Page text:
We did not take down the political signs we had so confidently put up, letting the rain, the wind, and the sun, along with township road workers, take care of them. A few of the signs placed on the farthest back roads withstood the elements and were missed by the road crews, reminders for a couple of years, when I biked past them, of my first involvement in a lost cause, the first of many to come. As for Jones, he would continue to run for local offices, for Mt. Vernon city councilman, for example, and with the same results as his try for sheriff. He finally found his political niche in the local Retail Clerks Union, holding the elected position of council president and presiding over 10,000 workers.
In 1963, the year after the Everett I. Jones debacle, Dad ran for Farrington Township supervisor, which also brought a county board seat position with it. My father was one of only two Republicans elected out of the thirteen county board members that year, and this marked the beginning of his long career in this post.
My father’s political public service came under my sour inspection when I went off to college in the late summer of 1969, about the time Woodstock was occurring. It was also the year Dad began working as an inspector for the Illinois Department of Transportation. Coming home for Thanksgiving that fall, I made the mistake at the family celebration of talking about how much I’d come to admire Franklin Roosevelt and his New Deal, an opinion shaped by one of my history professors. Grandma Mills lit into me right there at the dinner table, declaring she did not think much of that particular “Damacrat.” Grandpa Mills pulled me aside later and told me, in a low voice, “He did give us work,” the second and last political comment he ever made to me.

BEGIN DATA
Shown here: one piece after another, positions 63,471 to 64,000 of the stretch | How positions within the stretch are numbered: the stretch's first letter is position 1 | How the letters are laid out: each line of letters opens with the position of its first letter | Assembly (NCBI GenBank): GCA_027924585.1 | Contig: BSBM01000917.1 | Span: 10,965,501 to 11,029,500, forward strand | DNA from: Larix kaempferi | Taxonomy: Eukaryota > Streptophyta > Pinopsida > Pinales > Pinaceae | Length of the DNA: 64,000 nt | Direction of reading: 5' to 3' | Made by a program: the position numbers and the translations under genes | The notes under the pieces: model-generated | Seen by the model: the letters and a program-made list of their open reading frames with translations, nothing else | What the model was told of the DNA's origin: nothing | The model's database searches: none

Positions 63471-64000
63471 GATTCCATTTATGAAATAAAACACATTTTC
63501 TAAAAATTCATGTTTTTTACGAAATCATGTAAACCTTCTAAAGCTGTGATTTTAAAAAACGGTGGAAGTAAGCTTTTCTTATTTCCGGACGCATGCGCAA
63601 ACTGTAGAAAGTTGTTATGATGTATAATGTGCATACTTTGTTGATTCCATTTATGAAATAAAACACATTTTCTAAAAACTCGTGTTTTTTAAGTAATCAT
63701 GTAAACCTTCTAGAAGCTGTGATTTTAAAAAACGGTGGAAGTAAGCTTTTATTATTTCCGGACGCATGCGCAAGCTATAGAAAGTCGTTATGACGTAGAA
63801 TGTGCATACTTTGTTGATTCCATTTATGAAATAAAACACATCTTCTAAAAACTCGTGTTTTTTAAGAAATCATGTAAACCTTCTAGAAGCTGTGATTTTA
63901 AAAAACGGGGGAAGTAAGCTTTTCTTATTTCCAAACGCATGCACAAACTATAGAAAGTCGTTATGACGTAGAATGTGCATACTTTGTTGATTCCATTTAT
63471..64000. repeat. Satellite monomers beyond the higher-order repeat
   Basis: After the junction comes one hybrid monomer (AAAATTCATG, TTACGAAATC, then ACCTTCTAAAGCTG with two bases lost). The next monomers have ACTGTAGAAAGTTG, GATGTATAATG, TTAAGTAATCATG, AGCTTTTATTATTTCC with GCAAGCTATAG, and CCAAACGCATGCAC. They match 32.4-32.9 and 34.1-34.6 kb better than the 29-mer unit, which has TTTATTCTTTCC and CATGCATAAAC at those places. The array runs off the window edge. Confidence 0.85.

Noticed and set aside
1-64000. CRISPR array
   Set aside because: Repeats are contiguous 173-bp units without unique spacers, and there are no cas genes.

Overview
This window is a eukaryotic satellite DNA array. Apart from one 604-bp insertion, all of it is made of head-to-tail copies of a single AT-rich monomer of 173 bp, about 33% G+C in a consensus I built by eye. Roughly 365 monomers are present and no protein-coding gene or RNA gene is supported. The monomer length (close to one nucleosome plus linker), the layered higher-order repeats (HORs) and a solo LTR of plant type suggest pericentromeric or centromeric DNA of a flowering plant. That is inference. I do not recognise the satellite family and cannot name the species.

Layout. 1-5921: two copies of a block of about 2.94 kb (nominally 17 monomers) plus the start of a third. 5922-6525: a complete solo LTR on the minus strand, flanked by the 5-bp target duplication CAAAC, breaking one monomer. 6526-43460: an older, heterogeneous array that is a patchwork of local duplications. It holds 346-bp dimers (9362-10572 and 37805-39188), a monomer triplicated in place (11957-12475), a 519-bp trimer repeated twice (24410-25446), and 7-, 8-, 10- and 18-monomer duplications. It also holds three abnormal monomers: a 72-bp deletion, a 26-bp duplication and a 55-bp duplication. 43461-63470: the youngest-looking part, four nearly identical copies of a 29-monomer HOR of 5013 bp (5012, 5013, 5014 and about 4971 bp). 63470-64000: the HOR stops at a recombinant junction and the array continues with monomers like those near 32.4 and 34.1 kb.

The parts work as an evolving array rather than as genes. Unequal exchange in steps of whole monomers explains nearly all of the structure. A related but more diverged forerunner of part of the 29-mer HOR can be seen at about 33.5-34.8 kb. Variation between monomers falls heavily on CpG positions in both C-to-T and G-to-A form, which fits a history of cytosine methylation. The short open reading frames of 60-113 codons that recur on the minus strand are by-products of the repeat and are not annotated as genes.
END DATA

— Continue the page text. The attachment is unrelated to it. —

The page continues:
After the Thanksgiving incident, in the spring of my college freshman year, I took a state and local government class taught by a tough, no nonsense professor named Hasselbrink. Students had to attend at least one local government public meeting and write up a report as a part of their grade. I told the teacher of my plans to attend one of my Father’s county board meetings and was surprised when Professor Hasselbrink made the comment, “That should be an interesting event.”